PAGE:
Libya: The Issue of the No-Fly Zone Revisited

Back when the issue of the no-fly zone was being debated, many on the left took a principled stand that war was not the solution and that NATO’s pending involvement would have served as an opening for imperialism. Although I’m usually left-of-center when it comes to most issues, I advocated for the no-fly zone. In principle, I was sympathetic to the above arguments, but I knew that the urgency of the reality on the ground left little room for such ideals.  The fact of the matter is that when protests first broke out in mid-February, the Qaddafi regime responded to them with brute force that prompted an armed uprising that secured nearly 90% of Libya from the Qaddafi regime.  After 2 weeks, Qaddafi consolidated what was left of his command and launched a cruel counter-offensive, capturing city after city and committing massacre after massacre until his forces reached the gates of Benghazi, the heart of the rebellion and Libya’s second largest city.  He declared that no mercy would be granted to the “traitors.”  To take a principled stand against foreign intervention would not only have meant that the rebellion would have collapsed, but it would have also effectively meant that a large-scale massacre was highly likely. In the wider context of the Arab Spring, Qaddafi was spearheading a counter-revolution (other branches of the counter-revolution can be found in Riyadh and later in Damascus).

Many who supported the NATO-imposed no-fly zone (me included) were not naive to think that NATO was getting involved out of the kindness of its members. The 3 main NATO members, Britain, France, and the US, have a horrible track record when it comes to foreign intervention and they have the least credibility in my book in relation to helping out other countries achieve democracy or freedom, especially in the Middle East and North Africa (they’ve more often than not worked against democracy or sustained dictatorships).  But I took the NATO-rebel alliance as either a marriage of convenience or an aggregation of interests.  Both had a vested interest in the removal of the Qaddafi clan.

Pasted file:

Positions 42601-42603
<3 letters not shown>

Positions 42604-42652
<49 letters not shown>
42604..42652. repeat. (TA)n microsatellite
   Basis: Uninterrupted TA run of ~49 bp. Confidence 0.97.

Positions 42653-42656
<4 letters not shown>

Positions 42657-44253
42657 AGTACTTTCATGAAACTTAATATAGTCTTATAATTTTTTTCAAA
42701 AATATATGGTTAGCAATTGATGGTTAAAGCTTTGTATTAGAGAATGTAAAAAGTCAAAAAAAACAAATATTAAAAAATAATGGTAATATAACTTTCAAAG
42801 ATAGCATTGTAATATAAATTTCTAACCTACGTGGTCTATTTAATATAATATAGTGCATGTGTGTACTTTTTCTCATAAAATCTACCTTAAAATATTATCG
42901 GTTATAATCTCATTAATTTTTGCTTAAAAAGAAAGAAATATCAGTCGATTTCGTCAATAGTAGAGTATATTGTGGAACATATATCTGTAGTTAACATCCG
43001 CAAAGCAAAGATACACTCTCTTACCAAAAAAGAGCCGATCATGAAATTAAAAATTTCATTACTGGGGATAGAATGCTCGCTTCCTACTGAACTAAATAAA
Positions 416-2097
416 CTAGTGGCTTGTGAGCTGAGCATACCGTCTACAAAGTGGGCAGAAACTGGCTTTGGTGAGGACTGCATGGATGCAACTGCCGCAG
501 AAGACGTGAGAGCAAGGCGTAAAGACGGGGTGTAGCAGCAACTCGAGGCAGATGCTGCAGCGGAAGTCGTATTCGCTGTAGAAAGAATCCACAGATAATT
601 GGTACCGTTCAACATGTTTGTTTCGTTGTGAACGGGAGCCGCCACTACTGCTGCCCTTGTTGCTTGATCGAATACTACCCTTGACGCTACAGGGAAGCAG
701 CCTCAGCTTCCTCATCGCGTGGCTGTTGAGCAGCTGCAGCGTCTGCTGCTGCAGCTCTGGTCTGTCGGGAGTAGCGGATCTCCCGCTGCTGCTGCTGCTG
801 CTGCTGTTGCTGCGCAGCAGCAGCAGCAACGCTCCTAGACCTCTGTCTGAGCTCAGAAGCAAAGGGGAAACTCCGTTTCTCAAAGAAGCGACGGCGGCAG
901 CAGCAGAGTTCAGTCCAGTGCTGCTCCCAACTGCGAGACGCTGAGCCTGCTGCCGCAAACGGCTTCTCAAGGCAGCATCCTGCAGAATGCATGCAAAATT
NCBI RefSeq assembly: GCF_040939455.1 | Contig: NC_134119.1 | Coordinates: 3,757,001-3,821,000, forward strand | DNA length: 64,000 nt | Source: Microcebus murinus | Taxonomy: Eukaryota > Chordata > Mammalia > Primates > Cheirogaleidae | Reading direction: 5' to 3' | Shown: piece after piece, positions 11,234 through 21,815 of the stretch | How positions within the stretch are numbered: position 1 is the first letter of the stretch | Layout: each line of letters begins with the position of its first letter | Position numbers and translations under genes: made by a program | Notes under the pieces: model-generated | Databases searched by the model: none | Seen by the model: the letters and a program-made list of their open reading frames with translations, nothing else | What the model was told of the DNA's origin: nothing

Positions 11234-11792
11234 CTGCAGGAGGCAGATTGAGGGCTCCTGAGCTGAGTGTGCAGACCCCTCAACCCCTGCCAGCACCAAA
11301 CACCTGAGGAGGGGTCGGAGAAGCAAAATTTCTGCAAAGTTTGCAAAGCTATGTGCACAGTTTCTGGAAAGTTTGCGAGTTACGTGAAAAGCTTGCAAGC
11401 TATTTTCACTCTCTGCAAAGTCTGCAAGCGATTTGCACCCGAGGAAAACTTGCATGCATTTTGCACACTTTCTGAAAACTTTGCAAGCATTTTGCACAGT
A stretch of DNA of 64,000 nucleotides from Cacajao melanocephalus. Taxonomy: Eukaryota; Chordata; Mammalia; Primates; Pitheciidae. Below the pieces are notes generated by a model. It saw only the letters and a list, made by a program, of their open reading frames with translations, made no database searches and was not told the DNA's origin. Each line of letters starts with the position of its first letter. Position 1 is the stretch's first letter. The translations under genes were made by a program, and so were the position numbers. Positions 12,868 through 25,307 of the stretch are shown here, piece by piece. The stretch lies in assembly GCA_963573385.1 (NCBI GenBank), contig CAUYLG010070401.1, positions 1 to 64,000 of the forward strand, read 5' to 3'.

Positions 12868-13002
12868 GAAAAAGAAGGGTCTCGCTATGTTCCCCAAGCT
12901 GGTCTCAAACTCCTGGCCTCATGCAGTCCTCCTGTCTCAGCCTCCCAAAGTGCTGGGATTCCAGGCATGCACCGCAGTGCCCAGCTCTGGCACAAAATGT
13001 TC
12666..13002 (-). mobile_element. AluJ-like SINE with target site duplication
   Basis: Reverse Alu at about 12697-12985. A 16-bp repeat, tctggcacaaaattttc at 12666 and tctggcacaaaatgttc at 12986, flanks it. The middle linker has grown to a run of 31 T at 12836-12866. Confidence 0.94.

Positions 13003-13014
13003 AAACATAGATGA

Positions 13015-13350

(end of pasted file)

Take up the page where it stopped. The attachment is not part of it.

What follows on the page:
The jubilation on the streets of Libya broadcast the world over vindicate that strategy.  Once the rebels consolidate their revolution, the first phase of the revolution will be nearing its end and the process of post-revolutionary state-building, a process both complex and long, will begin and there’s no telling what Libya will look like in the future but that’s not for me, you, or the “west” to decide. For now, let them have their moment, they’ve certainly earned it (estimates have it that nearly 30,000 people have died in the 6-month long conflict). They’ll think about tomorrow tomorrow.

Libyans are just as smart as me and you and they used NATO to achieve what they couldn’t on their own, the removal of a 42-year ruthless dictatorship.  And NATO used them for the same end goal.  But I am confident that they didn’t trade the rule of the local dictator for that of imperialism.  In other words, the struggle in Libya is only beginning but I remain hopeful and I consider myself blessed to have the awareness to fully appreciate the history unfolding before my eyes and I am awed by the commitment and the persistence of those people who are making that history.

p.s. the picture above reminds me of the final days of the Iranian Revolution when an armed uprising dealt the regime its coup de grace.

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